I do not think he left anything off the list. However, what about trying to get the government to stop taxing our savings. This is a joke. I think is we worked towards that end, we would see some real savings in the U.S. again. Thank you very much for taking the time to post this.

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avatar Jared

Great editorial. Couldn’t agree more with Kiplinger.

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avatar UH2L

I would add growing wealth inequality to that list. It leads to a lot of social and economic problems and helps explain #6 (schools) and #7 (health care) above. The idea of trickle-down economics doesn’t work and we often find that some of the wealthiest become the greediest. Those are the people that are not about to create jobs that provide decent salaries and benefits. Instead, they like to accumulate more wealth. That’s why some of the executives give themselves huge salary increases and golden parachutes while laying people off. There’s no reason why capital gains for a wealthy person should be taxed at a lower rate than income for a lower middle class person. And wealthier people can utilize more tax loopholes anyway.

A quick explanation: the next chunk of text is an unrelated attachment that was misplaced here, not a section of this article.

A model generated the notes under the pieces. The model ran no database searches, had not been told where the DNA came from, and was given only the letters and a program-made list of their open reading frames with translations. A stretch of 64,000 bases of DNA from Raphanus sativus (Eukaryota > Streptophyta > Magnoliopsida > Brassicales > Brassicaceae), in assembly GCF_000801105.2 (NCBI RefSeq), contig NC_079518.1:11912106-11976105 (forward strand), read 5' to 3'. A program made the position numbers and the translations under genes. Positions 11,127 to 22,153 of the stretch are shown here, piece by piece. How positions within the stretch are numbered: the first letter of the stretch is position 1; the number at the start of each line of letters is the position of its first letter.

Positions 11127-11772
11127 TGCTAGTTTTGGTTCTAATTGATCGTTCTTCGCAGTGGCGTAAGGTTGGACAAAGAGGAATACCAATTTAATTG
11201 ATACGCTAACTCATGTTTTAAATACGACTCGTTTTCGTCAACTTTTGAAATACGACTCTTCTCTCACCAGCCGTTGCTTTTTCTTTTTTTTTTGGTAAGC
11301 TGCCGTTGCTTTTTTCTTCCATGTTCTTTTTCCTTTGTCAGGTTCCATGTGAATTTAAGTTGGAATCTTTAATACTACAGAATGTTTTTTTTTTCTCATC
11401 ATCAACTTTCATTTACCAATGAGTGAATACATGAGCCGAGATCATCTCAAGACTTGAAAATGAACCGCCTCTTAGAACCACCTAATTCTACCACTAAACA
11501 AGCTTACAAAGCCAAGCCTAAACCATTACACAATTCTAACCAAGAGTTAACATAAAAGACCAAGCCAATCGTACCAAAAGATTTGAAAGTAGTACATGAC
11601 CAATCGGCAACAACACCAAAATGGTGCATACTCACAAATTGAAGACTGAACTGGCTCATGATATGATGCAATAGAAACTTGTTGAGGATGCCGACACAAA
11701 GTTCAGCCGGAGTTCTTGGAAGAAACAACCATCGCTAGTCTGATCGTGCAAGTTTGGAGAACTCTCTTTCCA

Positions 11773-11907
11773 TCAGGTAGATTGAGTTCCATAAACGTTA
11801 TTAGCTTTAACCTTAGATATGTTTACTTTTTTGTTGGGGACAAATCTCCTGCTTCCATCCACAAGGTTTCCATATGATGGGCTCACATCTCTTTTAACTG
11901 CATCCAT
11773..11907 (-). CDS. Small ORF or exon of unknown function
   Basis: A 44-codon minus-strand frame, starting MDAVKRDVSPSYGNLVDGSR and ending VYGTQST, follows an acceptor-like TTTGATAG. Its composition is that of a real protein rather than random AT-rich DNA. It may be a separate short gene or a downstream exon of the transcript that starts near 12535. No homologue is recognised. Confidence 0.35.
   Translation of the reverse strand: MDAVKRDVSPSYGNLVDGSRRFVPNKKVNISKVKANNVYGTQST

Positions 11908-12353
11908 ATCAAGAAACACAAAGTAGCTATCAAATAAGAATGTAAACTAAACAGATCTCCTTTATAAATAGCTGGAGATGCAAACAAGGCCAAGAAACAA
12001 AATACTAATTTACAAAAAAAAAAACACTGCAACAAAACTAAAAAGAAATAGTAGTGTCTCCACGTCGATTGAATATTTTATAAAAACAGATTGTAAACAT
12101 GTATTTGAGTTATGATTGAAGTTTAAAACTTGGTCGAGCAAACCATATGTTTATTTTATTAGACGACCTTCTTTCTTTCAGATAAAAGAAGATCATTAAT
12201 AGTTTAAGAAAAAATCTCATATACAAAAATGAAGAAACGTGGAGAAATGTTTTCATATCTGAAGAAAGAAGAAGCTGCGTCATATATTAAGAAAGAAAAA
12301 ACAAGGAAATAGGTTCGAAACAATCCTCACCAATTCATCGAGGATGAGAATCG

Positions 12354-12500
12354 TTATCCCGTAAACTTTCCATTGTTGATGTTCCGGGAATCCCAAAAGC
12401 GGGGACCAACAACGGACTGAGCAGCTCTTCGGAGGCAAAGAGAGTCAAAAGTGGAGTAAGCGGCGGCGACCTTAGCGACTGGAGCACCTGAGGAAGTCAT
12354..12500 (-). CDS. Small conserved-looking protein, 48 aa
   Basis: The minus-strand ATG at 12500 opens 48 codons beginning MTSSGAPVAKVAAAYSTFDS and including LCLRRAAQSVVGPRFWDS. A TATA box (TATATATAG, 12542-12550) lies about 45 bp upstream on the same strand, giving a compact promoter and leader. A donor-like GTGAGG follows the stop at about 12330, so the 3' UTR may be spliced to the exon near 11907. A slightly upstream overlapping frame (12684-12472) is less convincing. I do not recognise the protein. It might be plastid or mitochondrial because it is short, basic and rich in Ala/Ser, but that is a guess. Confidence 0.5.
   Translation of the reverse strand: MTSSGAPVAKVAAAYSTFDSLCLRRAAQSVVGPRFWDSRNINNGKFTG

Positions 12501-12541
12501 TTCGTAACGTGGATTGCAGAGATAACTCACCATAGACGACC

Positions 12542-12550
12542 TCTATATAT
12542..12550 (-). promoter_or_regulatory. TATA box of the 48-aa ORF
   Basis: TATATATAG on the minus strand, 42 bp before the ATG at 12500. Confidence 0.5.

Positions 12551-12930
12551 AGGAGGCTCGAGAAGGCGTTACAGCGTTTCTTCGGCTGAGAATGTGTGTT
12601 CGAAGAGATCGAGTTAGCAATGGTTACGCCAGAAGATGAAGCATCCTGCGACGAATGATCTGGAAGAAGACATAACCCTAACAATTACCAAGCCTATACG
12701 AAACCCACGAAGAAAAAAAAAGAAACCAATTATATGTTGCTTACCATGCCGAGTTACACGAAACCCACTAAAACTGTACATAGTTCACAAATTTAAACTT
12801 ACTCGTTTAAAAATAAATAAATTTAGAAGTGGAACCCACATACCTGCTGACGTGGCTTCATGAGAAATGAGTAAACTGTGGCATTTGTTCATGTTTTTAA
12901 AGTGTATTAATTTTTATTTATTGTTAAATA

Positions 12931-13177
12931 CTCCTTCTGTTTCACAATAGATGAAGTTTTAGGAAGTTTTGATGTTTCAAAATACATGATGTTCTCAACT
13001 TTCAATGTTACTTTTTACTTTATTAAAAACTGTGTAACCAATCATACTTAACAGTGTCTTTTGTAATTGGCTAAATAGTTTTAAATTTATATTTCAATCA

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avatar bradford

Mr Kiplinger’s comments might have been made by any dull-normal person on the street. Monday morning quarterbacking is pretty easy stuff. What some readers may not know is that Knight Kiplinger authored a book published in 1998 entitled “World Boom Ahead- why business and consumers will prosper”.
All of these problems listed were in plain view 10 years ago, ( with the possible exception of no. 5, and the seeds of that were sown with the Carter Doctrine, and maybe earlier) and long before that in many cases…why was he not able to forsee anything of our present situation?

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avatar Paul

Solution to the economic crisis
1) Suspend all Federal taxes for one year. Phase them back in over the succeeding years. Use an inflation trigger of 5% or more to start reinstatement earlier if needed. Advantages – a) No new bureaucracy needed. The mechanism is already in place. b) the impact will be immediate because people will see a signicant increase in their paychecks immediately. This will lead to increased spending which will jumpstart the economy. This will create jobs and decrease unemployment. The additional money will also help people pay their mortgages.
2) Issue “Hope Bonds (they would be like war bonds). People who buy the bonds will receive a guaranteed return on the bonds, say 4%. The proceeds of the bonds would be used to buy up bad bank debt at the rate of a penny on the dollar. Advantages – people will have a safe and secure investment, and banks will be able to unload bad loans. Why a penny on the dollar? Since no one wants them, I gave a them a value of just over zero.

How will we pay for this? The US government has already demonstrated a desire to go in debt to solve this problem. The loss of approx 2.3 trillion in revenue will match the amounts mentioned in programs now, but the results of this program will be immediate